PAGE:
Radon is a cancer-causing radioactive gas that results from the natural breakdown of uranium in rock, soil, and water. Often called a “silent killer,” radon gas cannot be seen, smelled, or tasted as it rises up through the ground and into our homes.
While radon is present in every home, it is a particular danger in Wisconsin, where 1 in every 10 homes is estimated to contain elevated levels of radon. (The national average is 1 in 15.)
Here’s what you need to know about this lethal gas—including health risks, testing, and how to reduce radon gas levels at home to keep your family safe.
Radon Gas Health Risks
According to the Environmental Protection Agency (EPA), radon gas is the second-leading cause of lung cancer in the United States, and the number-one cause of lung cancer among non-smokers. EPA estimates that exposure to radon gas causes 21,000 deaths per year—more than twice the number of drunk-driving fatalities (10,511) in 2018.
Symptoms of radon poisoning include persistent cough, fatigue, shortness of breath, chest pain, and weight loss.
People who smoke are especially at risk. If you live in a home with high radon levels, smoking increases your risk of lung cancer by a factor of 10.
Testing for Radon Gas
Any home can have high radon levels. New homes, old homes, homes with basements, and homes without. For Wisconsin residents, the risk of radon exposure is especially high during the winter when closed doors and windows trap the gas inside.
The good news is, radon testing is easy and inexpensive to do.
Radon test kits are readily available online and in many home-improvement stores. If you are not the do-it-yourself type, Zander Solutions has certified radon professionals that would be happy to conduct the test for you.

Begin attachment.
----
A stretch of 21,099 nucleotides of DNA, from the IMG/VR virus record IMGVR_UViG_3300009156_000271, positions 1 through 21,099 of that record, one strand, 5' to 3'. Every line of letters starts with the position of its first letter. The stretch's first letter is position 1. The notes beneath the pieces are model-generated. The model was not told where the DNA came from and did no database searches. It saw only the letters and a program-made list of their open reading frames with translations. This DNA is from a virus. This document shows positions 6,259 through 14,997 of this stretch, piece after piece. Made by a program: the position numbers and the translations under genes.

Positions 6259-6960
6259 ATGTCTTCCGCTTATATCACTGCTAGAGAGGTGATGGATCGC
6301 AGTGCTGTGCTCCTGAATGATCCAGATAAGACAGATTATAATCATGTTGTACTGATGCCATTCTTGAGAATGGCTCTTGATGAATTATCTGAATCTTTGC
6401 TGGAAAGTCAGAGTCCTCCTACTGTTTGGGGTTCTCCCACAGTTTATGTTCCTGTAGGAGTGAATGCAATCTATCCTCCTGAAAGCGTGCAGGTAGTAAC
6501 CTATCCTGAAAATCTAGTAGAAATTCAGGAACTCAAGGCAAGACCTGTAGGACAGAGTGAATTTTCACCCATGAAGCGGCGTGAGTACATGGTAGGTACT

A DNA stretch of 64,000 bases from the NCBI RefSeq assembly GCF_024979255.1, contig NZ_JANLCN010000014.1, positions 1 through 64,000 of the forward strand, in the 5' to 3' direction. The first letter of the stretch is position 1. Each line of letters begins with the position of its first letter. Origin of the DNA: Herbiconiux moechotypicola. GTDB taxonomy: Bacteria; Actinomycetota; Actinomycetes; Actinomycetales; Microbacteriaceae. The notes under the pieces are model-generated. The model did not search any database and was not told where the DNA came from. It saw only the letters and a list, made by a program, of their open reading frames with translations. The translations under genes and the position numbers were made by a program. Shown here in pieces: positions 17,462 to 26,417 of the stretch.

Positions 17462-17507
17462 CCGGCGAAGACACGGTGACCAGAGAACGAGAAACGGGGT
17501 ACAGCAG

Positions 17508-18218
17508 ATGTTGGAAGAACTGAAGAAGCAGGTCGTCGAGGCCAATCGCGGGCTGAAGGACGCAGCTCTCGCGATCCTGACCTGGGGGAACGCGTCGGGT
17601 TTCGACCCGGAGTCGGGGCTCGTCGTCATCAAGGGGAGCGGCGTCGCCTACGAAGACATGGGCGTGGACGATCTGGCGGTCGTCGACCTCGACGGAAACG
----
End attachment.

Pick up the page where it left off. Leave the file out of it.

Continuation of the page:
The best place to start is with a short-term test. Short-term tests are placed in any potential at-risk areas of a home, and typically collect readings for two to seven days. The test kit is then sent to a laboratory where the results are calculated and communicated back to the homeowner.
A short-term radon test is required as part of a home inspection when buying or selling a home. However, this is not the only time to test for radon. Radon gas levels can and do change all the time. What’s more, structural changes to your home—including the addition and removal of heating, ventilation, and air-conditioning equipment—can affect radon levels in a home.
For these reasons, the EPA recommends testing your home for radon after any renovation and every two years as part of routine maintenance.
Keep in mind, short-term radon tests only tell you about the radon levels in your home for the short time the tests are run. They won’t provide any information about how your home’s radon levels may change over time. To ensure your family’s safety, you should also conduct long-term tests (typically 90 days) at different times of the year.
How to Reduce Radon Levels in Your Home
If radon levels in your home meet or exceed safe living standards (four picocuries per liter (pCi/L)), you will need to reduce the threat through mitigation.
Radon mitigation systems come in several types. Some are designed to prevent radon from entering the home. Others aim to reduce radon levels after the gas has entered. None of these systems require major changes to your home.
One of the most common and effective ways to reduce radon gas in homes is called sub-slab depressurization. In this type of system, a pipe is passed through the concrete foundation into the crushed rock or soil underneath. An exhaust fan connected to the pipe draws the radon gas from below the house and releases it into the outdoor air. Similar radon mitigation systems exist for homes with crawl spaces.
The cost of installing a radon mitigation system is about the same as for other common home repairs. Most homeowners can expect a total cost of between $800 and $2,500.
For More Information About Radon and Radon Mitigation Systems
It is important to act quickly if elevated levels of radon are present in your home. To find out if your home is at risk, call Zander Solutions at 1-833-928-1429 or email us at firstname.lastname@example.org. Our certified radon experts would be happy to answer any questions and help you arrange a professional radon test in your home.
Once you know your home’s radon levels, you can breathe easy in the knowledge that this invisible gas is no threat to you or your family. And if your home should require the installation of a professional radon mitigation system, we can help with that, too.